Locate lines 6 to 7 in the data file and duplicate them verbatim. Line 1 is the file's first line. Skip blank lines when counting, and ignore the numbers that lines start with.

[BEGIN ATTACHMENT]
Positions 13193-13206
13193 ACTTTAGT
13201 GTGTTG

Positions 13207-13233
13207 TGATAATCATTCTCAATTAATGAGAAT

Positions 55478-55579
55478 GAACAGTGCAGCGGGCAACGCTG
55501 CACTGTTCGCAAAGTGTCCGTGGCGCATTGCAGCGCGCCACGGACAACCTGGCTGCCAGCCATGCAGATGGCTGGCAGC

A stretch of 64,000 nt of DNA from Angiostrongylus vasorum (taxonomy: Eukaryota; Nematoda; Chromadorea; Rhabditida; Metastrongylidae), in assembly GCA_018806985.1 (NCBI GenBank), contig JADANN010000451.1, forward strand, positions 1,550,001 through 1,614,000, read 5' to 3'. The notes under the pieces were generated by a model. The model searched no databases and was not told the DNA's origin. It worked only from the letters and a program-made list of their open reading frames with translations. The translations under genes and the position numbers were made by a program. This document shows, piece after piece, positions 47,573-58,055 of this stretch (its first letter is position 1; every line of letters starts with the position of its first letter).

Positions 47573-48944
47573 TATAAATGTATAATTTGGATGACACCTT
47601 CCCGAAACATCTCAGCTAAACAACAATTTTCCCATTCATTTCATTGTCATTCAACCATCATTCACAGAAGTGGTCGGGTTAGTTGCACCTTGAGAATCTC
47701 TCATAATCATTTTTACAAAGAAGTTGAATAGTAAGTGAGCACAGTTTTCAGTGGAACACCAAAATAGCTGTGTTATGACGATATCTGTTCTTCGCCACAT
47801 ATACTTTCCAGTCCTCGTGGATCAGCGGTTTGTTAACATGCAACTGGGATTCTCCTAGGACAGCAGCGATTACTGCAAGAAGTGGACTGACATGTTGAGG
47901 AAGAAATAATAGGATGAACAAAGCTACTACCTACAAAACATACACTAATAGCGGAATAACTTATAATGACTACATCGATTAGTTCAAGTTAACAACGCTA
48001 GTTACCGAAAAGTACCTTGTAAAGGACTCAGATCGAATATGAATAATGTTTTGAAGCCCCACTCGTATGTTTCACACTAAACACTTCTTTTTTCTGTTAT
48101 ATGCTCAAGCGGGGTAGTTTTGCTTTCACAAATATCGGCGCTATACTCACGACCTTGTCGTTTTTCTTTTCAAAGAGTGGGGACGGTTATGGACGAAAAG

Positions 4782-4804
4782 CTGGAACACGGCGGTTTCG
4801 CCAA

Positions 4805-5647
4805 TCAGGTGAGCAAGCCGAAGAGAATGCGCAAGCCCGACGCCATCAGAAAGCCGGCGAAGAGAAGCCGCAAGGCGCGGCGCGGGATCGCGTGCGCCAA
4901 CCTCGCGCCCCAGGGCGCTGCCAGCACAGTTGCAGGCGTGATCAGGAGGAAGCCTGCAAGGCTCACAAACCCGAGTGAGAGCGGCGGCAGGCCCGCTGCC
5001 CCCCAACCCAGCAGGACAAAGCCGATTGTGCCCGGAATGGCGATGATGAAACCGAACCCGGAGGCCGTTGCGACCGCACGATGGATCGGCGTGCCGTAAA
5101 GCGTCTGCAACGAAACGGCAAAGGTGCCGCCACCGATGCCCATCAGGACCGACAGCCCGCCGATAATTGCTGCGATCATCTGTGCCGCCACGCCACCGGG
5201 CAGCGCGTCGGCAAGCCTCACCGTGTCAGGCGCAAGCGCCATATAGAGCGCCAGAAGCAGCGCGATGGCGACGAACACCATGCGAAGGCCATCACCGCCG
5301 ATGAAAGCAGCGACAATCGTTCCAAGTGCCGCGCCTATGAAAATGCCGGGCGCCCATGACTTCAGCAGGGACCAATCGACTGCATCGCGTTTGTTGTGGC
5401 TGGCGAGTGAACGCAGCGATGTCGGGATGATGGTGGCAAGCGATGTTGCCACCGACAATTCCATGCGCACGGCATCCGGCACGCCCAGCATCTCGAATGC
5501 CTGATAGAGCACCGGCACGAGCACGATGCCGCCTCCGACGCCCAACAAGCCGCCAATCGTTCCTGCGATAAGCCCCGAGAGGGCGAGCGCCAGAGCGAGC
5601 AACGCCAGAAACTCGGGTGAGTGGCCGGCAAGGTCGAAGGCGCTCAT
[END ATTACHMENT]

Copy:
Positions 55478-55579
55478 GAACAGTGCAGCGGGCAACGCTG